Physical copies of books, hand tools, (as opposed to power tools), backup generator with 500 extra gallons of propane (which has an indefinite shelf life as opposed to gas and diesel). Currently all our vehicles except the bicycles are EFI.

    Dammit Eric!

    Now I have another project to pursue?…

    May have to look at that 70’s era CJ jeep for sale down the road now.

  8. Definitely time to collect old carburetors when you can find them, keep them. Sediment bulbs too, keep them.

    Don’t have a truckload of them, but I find them here and there on the farm discarded but not thrown away.

    Catalytic converters too, all are worth 70-90 dollars, truck catalytic converters worth even more. Got a junkyard full of old junked/wrecked cars, not a bad way to get some money.

    Wear your facemask all of the time, might as well be a crazy fool like Howie.

    One of my daughters lives in Colorado. On a visit to see her, her roommate was wearing a mask all of the time, never fail. It was 2018 in October. Her roommate is a nurse, sure was strange to see someone always wearing a mask, never saw her face. I dunno, couldn’t figure out why someone would wear a mask all of the time. Just is not normal.

    The road of excess leads to the palace of wisdom – William Blake

    Eventually, the excess mask wearing will lead to being wise enough to finally realize they don’t do squat, are feckless.

    It’s National Beer Drinking Day, which is everyday.

  9. “… the computer that runs it all. Which you can’t rebuild for $75 on your bench after a little scrubbing with a toothbrush and some solvent.”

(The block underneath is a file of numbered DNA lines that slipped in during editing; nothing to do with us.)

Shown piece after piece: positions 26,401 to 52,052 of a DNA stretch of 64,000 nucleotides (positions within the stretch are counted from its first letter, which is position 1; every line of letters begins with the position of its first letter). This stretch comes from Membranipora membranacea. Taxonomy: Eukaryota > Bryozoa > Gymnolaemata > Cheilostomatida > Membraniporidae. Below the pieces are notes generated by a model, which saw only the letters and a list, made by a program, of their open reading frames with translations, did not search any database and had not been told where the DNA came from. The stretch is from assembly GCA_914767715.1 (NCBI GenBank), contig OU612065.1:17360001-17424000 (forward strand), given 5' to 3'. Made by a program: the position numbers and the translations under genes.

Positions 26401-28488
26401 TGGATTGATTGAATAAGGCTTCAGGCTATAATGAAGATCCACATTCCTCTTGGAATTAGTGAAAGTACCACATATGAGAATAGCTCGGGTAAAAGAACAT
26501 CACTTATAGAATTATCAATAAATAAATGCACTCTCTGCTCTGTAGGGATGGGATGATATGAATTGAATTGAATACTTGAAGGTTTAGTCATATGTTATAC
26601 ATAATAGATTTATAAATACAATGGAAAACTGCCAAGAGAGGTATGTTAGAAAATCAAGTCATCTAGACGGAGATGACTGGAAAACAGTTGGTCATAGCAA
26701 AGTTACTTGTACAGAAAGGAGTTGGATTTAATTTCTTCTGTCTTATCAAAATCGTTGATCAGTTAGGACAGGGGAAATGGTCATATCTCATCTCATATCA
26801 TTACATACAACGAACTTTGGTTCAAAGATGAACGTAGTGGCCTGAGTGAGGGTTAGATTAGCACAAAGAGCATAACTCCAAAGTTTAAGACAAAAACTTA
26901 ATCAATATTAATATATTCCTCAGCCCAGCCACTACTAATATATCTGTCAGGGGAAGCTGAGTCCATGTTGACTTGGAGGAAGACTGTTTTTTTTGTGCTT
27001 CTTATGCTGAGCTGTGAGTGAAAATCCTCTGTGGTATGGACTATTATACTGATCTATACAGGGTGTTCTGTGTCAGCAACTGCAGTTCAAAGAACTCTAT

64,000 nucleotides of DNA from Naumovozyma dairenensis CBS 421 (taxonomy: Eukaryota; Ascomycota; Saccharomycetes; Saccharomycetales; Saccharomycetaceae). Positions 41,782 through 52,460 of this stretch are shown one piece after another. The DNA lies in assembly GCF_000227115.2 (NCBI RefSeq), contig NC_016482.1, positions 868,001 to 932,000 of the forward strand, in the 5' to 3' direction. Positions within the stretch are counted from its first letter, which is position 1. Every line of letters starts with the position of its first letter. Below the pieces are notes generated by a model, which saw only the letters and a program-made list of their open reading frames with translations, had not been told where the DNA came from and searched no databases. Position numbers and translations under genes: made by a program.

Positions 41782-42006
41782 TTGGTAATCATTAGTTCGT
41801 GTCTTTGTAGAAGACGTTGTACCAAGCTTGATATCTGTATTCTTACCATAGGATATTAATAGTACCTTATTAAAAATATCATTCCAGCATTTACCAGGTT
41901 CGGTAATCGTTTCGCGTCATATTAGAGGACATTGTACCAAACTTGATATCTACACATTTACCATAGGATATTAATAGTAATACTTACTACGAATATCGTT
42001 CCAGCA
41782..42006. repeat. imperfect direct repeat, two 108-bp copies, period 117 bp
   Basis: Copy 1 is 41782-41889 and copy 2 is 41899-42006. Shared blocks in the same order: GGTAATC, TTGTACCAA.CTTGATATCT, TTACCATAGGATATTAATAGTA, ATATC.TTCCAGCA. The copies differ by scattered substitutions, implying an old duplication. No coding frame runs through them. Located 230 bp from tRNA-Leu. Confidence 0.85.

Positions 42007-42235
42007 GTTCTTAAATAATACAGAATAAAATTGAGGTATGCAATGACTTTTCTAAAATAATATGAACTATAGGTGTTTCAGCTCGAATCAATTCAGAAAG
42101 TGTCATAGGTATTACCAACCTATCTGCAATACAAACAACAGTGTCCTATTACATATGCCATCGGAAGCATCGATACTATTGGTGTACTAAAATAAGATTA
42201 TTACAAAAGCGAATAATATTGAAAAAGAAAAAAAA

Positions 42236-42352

Such as the infamous Body Control Module, an expensive, proprietary and (usually) unrepairable electronic device.

    Imagine open-source coding on all IC-engined vehicles, with the digital processing handled by a $50 off-the-shelf Raspberry Pi computer-on-a-board. No more $1,200 repair bills for replacing a BCM; lots of opportunity for creative young coders to add functionality and upgrade the user interface.

    Tragically, by making digital vehicle components opaque, proprietary, unrepairable and un-interchangeable, the legacy auto industry is killing off the IC engine.

    Hotrodding has transitioned to retrofitting classic vehicles with electric drive trains, because they’re so much more modular and adaptable.

    Saving the IC engine is going to require a total rethink by new participants in place of the legacy auto companies, who have learned to love Big Brother’s regulatory moat that protects them from new entrants with dangerous ideas about actually serving the customers.

    Meanwhile — speaking of ‘opaque and proprietary’ — Boeing’s crash-by-wire 737MAX has won approval from Europe to ‘fly and die’ again. 🙁